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Spring Battles Under Way in Pirate Land…A Closer Look at the QBs

So, my Pirate friends, tomorrow on Bonesville, my spring football package is running – apologies for it being a bit later than usual, but I screwed up in sending it to the publisher and so it is running in parallel with camp rather than just ahead of it.

Opinions are like...agree, disagree, would love to hear your thoughts on the topic.

That said, I have been doing a lot of thinking about this spring camp and the battles being waged for depth chart slots, the coaching additions, player movement (off the team and to new positions), and injuries.

I thought I would use this space – since I get to be more biased here than on Bonesville, to dig a little deeper into the positions and give my thoughts – based on ongoing discussions I have had with the coaches and on my fanstincts (read: my point of view is no more insightful than anyone else’s) to perhaps generate a little discussion. I sincerely love getting emails from you guys discussing the team, the player battles, the coaching philosophies, direction of the program, any topic related to ECU football really because getting other insights enhances my understanding and thoughts on

the topics discussed.

Gamer: Wornick has shown he can move this offense.

So, with that in mind, I thought I would start with the QB battle.

I want to come at this from two perspectives: 1) glass half full; and 2) glass half empty and do so in a point-counter point fashion.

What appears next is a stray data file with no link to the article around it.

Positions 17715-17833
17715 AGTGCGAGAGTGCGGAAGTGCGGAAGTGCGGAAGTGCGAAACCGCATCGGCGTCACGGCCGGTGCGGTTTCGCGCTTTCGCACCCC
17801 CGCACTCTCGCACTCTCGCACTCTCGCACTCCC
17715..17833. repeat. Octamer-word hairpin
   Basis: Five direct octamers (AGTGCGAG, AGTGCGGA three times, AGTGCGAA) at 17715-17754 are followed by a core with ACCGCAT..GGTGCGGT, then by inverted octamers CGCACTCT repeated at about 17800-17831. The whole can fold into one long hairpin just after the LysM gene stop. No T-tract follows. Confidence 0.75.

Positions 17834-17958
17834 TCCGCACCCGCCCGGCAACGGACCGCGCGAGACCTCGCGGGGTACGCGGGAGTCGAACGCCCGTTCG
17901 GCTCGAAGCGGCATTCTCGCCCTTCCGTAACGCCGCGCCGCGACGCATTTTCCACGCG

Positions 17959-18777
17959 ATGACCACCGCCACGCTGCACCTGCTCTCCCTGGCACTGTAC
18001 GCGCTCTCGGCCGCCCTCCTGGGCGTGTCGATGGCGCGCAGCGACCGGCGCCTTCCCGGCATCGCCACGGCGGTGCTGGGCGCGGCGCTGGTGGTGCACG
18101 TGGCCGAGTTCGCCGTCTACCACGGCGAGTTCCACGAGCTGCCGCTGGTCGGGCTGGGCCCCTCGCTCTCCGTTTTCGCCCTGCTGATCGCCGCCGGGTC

Point: For the most part, history and common sense would suggest that because a record-setting quarterback – Dominique Davis – has departed the program and a new QB will be getting his first stint as “starter,” that a production drop-off, particularly early in the season (when our schedule is brutal) should be expected. In fact, I can’t recall the source, but I remember reading an article that surveyed several coaches and the consensus was that a new QB typically results in 1-3 losses you probably wouldn’t have had had the previous starter returned.

Counterpoint: There is evidence in the Texas Tech history – under largely this ECU coaching staff – that would indicate that in this system, a first year starter typically thrives and no drop-off occurs because the success/failure is predicated on the QB’s knowledge of the system which takes a couple of seasons to get; hence, a 2nd, 3rd or 4th year understudy can typically  step into the driver’s seat and perform as well or even out-perform the previous starter.

Point: Dominique Davis was a stellar QB (he once was a Steve Logan product), well ahead of the other QBs on the roster, so replacing him will not be similar to the succession plan that worked at Texas Tech.

Counterpoint: In fact, Dominique Davis while very good, was an odd fit for this offense and was record-setting in 2010 largely due to the fact that he had an effective offensive line and two extraordinary receivers. His “eliteness” came in the form of leadership, not necessarily QB talents that fit this system. Moreover, the argument could be made that because he was not prototypical for this offensive system, the errors he made (and there were many that were game changers) were directly related to him not fully understanding and operating the system, which is not his fault since he was learning it “live” while his understudies – this year’s battle participants – were learning in a more controlled environment.